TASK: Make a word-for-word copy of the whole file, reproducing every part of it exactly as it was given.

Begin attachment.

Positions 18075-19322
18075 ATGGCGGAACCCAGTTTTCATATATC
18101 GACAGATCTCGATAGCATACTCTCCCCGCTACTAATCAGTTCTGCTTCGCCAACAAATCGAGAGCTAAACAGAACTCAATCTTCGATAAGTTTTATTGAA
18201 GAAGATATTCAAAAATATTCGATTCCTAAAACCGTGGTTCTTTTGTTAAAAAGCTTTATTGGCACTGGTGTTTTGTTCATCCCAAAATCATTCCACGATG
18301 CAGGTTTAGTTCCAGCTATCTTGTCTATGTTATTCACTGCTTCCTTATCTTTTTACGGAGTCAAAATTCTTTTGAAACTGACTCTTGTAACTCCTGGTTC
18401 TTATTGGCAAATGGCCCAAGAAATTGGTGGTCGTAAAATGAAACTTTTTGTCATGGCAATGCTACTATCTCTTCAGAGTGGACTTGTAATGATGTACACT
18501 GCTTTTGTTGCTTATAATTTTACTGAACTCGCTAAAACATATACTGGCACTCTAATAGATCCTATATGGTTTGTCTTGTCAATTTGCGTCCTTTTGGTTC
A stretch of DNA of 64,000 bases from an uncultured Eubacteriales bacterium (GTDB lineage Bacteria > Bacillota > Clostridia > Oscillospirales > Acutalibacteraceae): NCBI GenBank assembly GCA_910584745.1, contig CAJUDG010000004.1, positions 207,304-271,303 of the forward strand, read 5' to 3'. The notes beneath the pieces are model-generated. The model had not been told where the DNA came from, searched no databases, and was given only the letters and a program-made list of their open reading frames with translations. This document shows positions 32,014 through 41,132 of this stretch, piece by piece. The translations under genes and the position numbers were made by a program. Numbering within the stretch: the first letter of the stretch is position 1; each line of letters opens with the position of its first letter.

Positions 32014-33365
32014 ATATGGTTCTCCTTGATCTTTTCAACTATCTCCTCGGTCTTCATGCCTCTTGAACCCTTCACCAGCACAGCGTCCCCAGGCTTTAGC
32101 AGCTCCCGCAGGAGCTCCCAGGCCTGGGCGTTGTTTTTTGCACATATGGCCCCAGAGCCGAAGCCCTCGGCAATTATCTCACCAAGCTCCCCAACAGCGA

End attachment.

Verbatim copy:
Positions 18075-19322
18075 ATGGCGGAACCCAGTTTTCATATATC
18101 GACAGATCTCGATAGCATACTCTCCCCGCTACTAATCAGTTCTGCTTCGCCAACAAATCGAGAGCTAAACAGAACTCAATCTTCGATAAGTTTTATTGAA
18201 GAAGATATTCAAAAATATTCGATTCCTAAAACCGTGGTTCTTTTGTTAAAAAGCTTTATTGGCACTGGTGTTTTGTTCATCCCAAAATCATTCCACGATG
18301 CAGGTTTAGTTCCAGCTATCTTGTCTATGTTATTCACTGCTTCCTTATCTTTTTACGGAGTCAAAATTCTTTTGAAACTGACTCTTGTAACTCCTGGTTC
18401 TTATTGGCAAATGGCCCAAGAAATTGGTGGTCGTAAAATGAAACTTTTTGTCATGGCAATGCTACTATCTCTTCAGAGTGGACTTGTAATGATGTACACT
18501 GCTTTTGTTGCTTATAATTTTACTGAACTCGCTAAAACATATACTGGCACTCTAATAGATCCTATATGGTTTGTCTTGTCAATTTGCGTCCTTTTGGTTC
A stretch of DNA of 64,000 bases from an uncultured Eubacteriales bacterium (GTDB lineage Bacteria > Bacillota > Clostridia > Oscillospirales > Acutalibacteraceae): NCBI GenBank assembly GCA_910584745.1, contig CAJUDG010000004.1, positions 207,304-271,303 of the forward strand, read 5' to 3'. The notes beneath the pieces are model-generated. The model had not been told where the DNA came from, searched no databases, and was given only the letters and a program-made list of their open reading frames with translations. This document shows positions 32,014 through 41,132 of this stretch, piece by piece. The translations under genes and the position numbers were made by a program. Numbering within the stretch: the first letter of the stretch is position 1; each line of letters opens with the position of its first letter.

Positions 32014-33365
32014 ATATGGTTCTCCTTGATCTTTTCAACTATCTCCTCGGTCTTCATGCCTCTTGAACCCTTCACCAGCACAGCGTCCCCAGGCTTTAGC
32101 AGCTCCCGCAGGAGCTCCCAGGCCTGGGCGTTGTTTTTTGCACATATGGCCCCAGAGCCGAAGCCCTCGGCAATTATCTCACCAAGCTCCCCAACAGCGA